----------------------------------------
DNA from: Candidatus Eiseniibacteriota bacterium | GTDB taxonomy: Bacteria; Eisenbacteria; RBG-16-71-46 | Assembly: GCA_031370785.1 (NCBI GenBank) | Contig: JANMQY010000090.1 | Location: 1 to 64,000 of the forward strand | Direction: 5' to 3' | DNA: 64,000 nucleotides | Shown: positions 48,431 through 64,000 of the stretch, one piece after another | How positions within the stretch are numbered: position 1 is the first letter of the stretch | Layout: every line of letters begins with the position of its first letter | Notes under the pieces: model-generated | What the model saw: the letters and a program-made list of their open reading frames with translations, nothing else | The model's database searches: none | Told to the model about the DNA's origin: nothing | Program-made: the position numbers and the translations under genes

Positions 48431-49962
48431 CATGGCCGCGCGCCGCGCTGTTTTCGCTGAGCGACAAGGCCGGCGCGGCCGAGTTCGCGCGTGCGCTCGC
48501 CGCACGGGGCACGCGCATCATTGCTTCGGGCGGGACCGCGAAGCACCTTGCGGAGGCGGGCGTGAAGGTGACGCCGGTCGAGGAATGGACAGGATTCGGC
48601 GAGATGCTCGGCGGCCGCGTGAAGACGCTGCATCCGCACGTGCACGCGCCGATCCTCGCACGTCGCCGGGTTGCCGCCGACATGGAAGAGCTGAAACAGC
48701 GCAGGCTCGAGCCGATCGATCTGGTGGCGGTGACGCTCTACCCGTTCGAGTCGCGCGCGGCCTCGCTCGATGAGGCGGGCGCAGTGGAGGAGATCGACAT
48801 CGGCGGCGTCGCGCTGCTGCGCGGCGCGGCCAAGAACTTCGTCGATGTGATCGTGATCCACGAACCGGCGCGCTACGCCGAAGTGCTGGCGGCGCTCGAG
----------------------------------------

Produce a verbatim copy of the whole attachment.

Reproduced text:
DNA from: Candidatus Eiseniibacteriota bacterium | GTDB taxonomy: Bacteria; Eisenbacteria; RBG-16-71-46 | Assembly: GCA_031370785.1 (NCBI GenBank) | Contig: JANMQY010000090.1 | Location: 1 to 64,000 of the forward strand | Direction: 5' to 3' | DNA: 64,000 nucleotides | Shown: positions 48,431 through 64,000 of the stretch, one piece after another | How positions within the stretch are numbered: position 1 is the first letter of the stretch | Layout: every line of letters begins with the position of its first letter | Notes under the pieces: model-generated | What the model saw: the letters and a program-made list of their open reading frames with translations, nothing else | The model's database searches: none | Told to the model about the DNA's origin: nothing | Program-made: the position numbers and the translations under genes

Positions 48431-49962
48431 CATGGCCGCGCGCCGCGCTGTTTTCGCTGAGCGACAAGGCCGGCGCGGCCGAGTTCGCGCGTGCGCTCGC
48501 CGCACGGGGCACGCGCATCATTGCTTCGGGCGGGACCGCGAAGCACCTTGCGGAGGCGGGCGTGAAGGTGACGCCGGTCGAGGAATGGACAGGATTCGGC
48601 GAGATGCTCGGCGGCCGCGTGAAGACGCTGCATCCGCACGTGCACGCGCCGATCCTCGCACGTCGCCGGGTTGCCGCCGACATGGAAGAGCTGAAACAGC
48701 GCAGGCTCGAGCCGATCGATCTGGTGGCGGTGACGCTCTACCCGTTCGAGTCGCGCGCGGCCTCGCTCGATGAGGCGGGCGCAGTGGAGGAGATCGACAT
48801 CGGCGGCGTCGCGCTGCTGCGCGGCGCGGCCAAGAACTTCGTCGATGTGATCGTGATCCACGAACCGGCGCGCTACGCCGAAGTGCTGGCGGCGCTCGAG